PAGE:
But what exactly are theologians aiming at when they argue for a recovery of theology’s privileged status as ‘queen’? Are they advocating a total reorganisation of the university faculties? Or do they only mean that theologians ought to perceive their discipline as queen, even if nobody else recognises the fact? And how can theologians assume a regal role if they are the only ones to recognize their own legitimacy? Even if, by a curious turn of events, departments of theology were empowered by university administrators to serve as queen of all disciplines, what would such an arrangement look like in a university today? One can imagine perhaps how theology might inform the humanities, given that all historical disciplines in western societies are more or less entangled with the history of Christianity. But it is harder to conceive how theology might exert a regal influence – or any influence at all – over the disciplines of engineering, information technology, Japanese language and literature, sport and exercise science, and the rest. In short, the claim that theology is ‘queen of the sciences’ is best understood as a doctrine that some theologians embrace by faith rather than an idea with any practical applicability to the actual existing disciplines of a modern university.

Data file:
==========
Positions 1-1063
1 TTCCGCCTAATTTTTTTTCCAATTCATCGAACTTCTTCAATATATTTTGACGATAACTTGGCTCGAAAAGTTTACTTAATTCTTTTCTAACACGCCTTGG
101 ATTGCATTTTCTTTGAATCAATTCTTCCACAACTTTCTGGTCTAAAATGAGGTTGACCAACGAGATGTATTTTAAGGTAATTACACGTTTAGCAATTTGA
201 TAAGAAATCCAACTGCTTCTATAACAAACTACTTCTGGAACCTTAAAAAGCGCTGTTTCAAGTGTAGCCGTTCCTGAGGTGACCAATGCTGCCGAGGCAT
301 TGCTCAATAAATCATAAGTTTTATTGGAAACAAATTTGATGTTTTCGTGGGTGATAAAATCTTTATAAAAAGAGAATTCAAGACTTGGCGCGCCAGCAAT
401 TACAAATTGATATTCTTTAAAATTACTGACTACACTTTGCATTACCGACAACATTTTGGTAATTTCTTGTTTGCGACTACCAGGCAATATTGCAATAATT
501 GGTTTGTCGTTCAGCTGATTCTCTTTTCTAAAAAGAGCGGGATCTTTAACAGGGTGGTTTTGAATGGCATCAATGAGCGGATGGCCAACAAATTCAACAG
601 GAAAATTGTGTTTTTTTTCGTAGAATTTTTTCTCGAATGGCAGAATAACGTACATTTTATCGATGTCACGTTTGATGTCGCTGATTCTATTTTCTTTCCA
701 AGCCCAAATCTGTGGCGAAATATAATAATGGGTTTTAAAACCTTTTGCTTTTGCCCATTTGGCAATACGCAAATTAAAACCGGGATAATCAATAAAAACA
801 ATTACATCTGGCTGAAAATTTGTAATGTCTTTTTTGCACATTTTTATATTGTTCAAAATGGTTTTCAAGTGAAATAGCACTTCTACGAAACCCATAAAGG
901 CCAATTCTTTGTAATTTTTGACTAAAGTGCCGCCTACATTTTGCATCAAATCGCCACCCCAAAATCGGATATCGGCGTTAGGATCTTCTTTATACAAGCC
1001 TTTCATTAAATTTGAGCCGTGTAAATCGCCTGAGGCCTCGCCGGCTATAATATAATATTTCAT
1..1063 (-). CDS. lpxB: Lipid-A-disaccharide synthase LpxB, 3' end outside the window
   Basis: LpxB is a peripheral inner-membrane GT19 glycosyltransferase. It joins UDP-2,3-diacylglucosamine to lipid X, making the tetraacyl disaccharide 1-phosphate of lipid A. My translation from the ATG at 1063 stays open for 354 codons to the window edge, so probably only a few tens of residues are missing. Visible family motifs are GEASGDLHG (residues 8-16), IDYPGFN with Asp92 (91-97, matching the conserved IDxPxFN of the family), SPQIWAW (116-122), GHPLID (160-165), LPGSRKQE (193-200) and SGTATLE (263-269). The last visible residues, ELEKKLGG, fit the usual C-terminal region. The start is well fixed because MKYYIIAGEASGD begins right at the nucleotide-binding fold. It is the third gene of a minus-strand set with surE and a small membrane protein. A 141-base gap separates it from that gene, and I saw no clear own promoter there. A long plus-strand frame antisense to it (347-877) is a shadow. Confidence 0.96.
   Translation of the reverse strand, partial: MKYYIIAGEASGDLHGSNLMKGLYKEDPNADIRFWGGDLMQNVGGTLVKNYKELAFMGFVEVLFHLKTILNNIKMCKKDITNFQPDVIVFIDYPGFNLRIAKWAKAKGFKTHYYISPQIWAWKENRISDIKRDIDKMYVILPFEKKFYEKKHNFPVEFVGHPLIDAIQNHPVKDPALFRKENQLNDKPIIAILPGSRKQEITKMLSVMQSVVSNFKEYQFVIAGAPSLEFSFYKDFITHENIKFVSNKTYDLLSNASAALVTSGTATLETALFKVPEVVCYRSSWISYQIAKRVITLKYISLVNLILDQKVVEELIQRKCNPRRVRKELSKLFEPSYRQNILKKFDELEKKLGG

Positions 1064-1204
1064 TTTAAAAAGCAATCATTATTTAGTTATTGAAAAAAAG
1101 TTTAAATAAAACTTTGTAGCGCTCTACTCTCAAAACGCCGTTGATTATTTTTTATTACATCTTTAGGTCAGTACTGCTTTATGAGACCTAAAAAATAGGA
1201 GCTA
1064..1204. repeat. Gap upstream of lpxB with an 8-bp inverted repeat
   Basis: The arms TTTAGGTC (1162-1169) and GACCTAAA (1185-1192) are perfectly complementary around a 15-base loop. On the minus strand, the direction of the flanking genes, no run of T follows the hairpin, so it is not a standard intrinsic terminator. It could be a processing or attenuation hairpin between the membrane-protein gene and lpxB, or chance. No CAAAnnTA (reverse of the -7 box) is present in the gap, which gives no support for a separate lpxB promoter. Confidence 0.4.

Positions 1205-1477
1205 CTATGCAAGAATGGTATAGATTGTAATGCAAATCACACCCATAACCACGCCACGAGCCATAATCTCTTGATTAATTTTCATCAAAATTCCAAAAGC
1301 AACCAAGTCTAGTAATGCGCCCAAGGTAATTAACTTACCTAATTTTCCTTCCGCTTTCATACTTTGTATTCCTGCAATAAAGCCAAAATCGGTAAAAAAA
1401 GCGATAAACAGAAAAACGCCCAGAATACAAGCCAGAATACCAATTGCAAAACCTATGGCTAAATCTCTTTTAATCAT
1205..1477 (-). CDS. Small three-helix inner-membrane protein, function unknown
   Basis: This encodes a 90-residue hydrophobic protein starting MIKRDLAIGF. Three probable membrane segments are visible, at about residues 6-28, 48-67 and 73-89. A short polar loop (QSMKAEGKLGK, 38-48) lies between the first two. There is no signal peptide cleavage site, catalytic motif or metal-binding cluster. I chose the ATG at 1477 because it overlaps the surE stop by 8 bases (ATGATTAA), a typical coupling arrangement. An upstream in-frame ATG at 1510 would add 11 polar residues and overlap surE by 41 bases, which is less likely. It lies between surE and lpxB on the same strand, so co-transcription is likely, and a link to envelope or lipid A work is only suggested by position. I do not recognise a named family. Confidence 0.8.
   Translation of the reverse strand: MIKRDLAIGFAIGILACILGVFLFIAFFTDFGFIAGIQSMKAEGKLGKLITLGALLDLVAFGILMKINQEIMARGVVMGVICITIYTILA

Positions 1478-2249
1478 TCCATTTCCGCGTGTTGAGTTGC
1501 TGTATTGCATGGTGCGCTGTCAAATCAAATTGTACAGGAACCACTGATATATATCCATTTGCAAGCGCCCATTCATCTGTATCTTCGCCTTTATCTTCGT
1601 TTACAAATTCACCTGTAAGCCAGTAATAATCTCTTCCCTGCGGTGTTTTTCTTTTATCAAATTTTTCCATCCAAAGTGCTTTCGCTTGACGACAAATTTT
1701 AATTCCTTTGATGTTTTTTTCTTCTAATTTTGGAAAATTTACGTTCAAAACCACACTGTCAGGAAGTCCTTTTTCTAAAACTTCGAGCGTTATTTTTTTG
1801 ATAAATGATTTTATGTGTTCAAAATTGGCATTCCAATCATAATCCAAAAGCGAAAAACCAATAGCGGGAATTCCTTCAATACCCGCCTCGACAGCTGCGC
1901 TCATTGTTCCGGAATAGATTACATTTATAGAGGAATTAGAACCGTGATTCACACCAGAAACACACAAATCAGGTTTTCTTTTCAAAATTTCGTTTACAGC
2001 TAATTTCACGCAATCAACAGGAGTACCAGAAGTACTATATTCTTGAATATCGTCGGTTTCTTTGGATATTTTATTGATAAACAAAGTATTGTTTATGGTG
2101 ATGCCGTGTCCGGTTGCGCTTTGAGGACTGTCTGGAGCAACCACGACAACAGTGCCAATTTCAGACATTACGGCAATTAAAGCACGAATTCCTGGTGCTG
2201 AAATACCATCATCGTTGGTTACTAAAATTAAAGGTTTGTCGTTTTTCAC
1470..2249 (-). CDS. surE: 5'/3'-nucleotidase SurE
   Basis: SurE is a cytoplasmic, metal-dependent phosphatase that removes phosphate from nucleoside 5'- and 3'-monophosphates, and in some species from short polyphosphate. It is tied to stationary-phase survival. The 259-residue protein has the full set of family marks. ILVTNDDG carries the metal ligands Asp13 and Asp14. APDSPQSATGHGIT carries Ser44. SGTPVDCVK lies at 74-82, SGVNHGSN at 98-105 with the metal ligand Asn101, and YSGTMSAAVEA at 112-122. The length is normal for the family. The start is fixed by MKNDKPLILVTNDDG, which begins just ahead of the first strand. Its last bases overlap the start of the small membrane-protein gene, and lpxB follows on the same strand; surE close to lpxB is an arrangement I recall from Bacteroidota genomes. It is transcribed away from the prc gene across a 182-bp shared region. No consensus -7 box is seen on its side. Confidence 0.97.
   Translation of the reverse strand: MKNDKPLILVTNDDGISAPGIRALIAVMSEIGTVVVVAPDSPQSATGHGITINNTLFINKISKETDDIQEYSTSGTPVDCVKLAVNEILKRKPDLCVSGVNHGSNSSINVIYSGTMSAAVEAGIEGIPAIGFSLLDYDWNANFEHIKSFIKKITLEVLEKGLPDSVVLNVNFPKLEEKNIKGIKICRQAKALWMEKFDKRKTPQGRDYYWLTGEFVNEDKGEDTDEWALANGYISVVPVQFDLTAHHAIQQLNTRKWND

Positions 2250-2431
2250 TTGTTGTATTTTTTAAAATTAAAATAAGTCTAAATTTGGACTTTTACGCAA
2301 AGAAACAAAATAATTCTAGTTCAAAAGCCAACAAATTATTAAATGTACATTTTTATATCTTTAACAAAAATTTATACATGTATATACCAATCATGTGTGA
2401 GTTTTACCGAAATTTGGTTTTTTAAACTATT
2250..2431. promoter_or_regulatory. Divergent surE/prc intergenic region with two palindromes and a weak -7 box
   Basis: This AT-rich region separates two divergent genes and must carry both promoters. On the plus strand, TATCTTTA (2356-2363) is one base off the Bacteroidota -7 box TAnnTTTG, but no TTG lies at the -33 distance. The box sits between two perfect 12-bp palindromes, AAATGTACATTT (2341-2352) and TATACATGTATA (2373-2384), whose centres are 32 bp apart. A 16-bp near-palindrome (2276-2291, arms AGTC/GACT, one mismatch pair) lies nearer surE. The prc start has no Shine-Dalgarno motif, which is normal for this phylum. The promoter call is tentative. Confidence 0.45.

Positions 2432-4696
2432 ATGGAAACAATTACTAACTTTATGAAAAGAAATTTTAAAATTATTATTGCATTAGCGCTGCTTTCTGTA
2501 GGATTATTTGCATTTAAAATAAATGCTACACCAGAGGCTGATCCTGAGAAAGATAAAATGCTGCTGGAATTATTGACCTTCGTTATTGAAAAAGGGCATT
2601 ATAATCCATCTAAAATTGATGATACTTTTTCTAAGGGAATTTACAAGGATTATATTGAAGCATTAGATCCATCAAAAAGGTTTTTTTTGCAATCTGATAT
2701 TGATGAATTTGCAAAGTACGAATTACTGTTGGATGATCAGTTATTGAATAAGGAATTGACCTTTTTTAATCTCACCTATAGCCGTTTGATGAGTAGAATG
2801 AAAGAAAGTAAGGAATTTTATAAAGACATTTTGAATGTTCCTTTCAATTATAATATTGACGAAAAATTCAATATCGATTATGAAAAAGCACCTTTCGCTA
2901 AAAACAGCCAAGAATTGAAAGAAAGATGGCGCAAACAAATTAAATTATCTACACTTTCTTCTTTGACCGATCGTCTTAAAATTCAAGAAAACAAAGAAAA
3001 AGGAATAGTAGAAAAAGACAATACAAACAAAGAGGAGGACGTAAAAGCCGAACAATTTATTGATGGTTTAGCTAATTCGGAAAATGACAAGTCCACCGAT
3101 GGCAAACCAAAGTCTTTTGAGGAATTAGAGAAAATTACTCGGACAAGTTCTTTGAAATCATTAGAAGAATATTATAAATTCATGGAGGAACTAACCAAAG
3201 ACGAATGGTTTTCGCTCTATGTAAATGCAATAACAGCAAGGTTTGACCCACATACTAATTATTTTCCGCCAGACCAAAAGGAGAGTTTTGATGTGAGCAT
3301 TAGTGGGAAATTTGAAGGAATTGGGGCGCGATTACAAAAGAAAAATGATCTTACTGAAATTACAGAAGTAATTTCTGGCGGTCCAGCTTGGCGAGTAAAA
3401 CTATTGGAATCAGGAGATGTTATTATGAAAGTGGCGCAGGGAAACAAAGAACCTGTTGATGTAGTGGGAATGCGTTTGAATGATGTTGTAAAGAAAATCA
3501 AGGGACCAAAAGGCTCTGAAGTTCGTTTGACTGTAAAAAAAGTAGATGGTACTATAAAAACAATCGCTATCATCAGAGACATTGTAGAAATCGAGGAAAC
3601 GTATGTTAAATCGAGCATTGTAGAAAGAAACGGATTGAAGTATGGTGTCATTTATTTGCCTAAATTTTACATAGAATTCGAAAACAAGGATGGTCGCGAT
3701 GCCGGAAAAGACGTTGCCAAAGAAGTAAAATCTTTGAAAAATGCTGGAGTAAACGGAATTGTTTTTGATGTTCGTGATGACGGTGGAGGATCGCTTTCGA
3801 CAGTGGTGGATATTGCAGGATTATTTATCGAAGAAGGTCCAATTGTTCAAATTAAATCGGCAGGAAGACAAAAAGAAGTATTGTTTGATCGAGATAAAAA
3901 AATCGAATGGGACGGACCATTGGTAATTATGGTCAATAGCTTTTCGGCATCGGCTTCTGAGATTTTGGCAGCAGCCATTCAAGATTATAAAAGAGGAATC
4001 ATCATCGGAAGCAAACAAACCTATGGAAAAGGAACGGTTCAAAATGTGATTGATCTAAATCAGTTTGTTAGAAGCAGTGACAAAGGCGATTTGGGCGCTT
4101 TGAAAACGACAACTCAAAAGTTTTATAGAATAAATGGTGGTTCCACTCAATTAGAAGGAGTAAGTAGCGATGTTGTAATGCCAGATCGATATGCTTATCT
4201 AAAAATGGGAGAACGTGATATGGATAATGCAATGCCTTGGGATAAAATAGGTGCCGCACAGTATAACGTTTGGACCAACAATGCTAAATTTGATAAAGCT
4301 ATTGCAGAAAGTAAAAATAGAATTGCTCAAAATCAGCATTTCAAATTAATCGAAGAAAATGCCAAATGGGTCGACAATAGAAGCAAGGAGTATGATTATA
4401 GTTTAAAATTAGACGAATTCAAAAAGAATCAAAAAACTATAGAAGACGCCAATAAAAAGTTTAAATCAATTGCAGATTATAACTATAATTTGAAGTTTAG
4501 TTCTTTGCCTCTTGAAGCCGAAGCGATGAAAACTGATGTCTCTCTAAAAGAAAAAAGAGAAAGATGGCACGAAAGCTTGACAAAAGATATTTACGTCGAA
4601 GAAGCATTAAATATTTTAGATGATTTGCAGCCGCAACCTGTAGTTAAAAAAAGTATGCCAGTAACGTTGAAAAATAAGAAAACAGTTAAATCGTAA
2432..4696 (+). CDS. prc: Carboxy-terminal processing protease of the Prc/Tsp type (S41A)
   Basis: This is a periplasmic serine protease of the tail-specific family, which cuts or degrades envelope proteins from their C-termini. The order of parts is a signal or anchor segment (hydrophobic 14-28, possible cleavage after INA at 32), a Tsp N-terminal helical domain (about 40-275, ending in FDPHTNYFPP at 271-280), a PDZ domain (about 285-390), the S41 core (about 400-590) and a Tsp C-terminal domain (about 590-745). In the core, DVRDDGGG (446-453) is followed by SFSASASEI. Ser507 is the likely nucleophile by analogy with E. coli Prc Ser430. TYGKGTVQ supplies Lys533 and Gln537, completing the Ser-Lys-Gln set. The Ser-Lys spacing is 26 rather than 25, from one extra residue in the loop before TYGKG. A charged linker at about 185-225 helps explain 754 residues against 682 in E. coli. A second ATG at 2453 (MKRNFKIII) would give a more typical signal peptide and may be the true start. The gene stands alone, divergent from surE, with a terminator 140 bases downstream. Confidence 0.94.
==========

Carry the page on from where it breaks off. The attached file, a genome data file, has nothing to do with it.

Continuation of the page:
It is worth recalling here Karl Barth’s probing interrogation as to whether theology should be called a ‘science’ at all. Theology, Barth argues, does not have unique access to a unique object. ‘Theology does not … possess special keys to special doors.’17 Other disciplines like history, psychology, and philosophy could in principle carry out the theological task: here Barth echoes Schleiermacher’s observation that the methods of theology are all drawn from other disciplines.18 As a thought experiment, Barth imagines a hypothetical university in which every discipline contributes to a common search for theological knowledge. In such an imaginary university there would be no need for an academic discipline of theology because the church could draw whatever it needs, willy nilly, from other disciplines. The only problem is that this has never happened; nor is there any foreseeable future in which it could happen. So a separate discipline of theology steps in to fill the gap even though such a discipline has no proper ‘epistemological basis’, no ‘necessity of principle’, no ‘internal reasons’ for operating in an academic setting.19 Barth repudiates the notion that the nature of the university or the nature of knowledge as such requires the integrating influence of theology. Theology, he says, has no ‘systematic relationship to other sciences’: ‘It cannot think of itself as a link in an ordered cosmos, but only as a stop-gap in a disordered cosmos.’20 Nevertheless Barth concedes that theology should be described as Wissenschaft, an academic discipline, as long as the title is assigned purely for pragmatic reasons. Arguments for the ‘scientific’ nature of theology tend to have the apologetic aim of elevating theology to the supposed dignity of other sciences. In a mischievous reversal, Barth suggests that theology should be called a science to keep theologians from thinking too highly of themselves. We theologians should think of ourselves as part of a larger academic labour force – not as sages or mystics or conferrers of hidden wisdom but as ‘secular’ workers even when we are investigating the loftiest subjects.21 We might otherwise be tempted to exalt ourselves by imagining that our work belongs to the domain of sacra doctrina or sapientia. It brings us down to earth, says Barth, to remember that theology is ‘only a science.’22 This, surely, is the most deflating argument ever put forward as to why theology belongs in a university!